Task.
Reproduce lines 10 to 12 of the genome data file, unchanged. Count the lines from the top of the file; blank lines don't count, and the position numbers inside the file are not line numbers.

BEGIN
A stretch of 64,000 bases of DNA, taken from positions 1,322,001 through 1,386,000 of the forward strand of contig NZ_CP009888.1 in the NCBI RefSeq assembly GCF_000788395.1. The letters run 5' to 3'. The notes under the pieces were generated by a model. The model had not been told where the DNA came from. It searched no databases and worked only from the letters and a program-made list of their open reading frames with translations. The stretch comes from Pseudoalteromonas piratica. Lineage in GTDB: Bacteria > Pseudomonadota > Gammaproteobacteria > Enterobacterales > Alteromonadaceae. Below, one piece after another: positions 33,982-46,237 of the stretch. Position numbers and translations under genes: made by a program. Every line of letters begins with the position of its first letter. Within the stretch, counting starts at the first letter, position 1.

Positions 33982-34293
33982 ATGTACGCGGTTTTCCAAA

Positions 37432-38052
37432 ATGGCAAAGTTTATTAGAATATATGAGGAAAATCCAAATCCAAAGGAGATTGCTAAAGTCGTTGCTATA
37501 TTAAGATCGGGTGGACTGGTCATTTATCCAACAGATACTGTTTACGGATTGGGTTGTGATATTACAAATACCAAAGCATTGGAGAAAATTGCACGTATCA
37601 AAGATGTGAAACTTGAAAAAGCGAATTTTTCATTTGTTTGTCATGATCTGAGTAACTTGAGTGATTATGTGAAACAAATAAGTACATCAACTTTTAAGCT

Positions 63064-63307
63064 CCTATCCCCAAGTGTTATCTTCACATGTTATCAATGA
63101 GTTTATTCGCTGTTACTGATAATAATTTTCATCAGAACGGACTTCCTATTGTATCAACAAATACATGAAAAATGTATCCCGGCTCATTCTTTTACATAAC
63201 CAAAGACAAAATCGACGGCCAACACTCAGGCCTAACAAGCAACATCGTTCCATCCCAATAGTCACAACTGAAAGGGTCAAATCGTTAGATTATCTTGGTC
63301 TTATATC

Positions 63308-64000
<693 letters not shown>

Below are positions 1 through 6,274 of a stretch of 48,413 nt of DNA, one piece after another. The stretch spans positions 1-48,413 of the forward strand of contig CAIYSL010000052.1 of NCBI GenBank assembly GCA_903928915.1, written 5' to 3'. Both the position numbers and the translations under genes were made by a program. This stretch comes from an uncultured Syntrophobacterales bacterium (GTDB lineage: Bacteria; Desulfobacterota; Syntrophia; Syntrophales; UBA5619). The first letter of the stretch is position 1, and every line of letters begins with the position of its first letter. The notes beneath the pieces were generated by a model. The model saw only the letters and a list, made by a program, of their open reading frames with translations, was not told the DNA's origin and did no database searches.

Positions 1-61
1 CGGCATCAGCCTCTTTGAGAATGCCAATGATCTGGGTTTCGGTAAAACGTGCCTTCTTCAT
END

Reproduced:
63101 GTTTATTCGCTGTTACTGATAATAATTTTCATCAGAACGGACTTCCTATTGTATCAACAAATACATGAAAAATGTATCCCGGCTCATTCTTTTACATAAC
63201 CAAAGACAAAATCGACGGCCAACACTCAGGCCTAACAAGCAACATCGTTCCATCCCAATAGTCACAACTGAAAGGGTCAAATCGTTAGATTATCTTGGTC
63301 TTATATC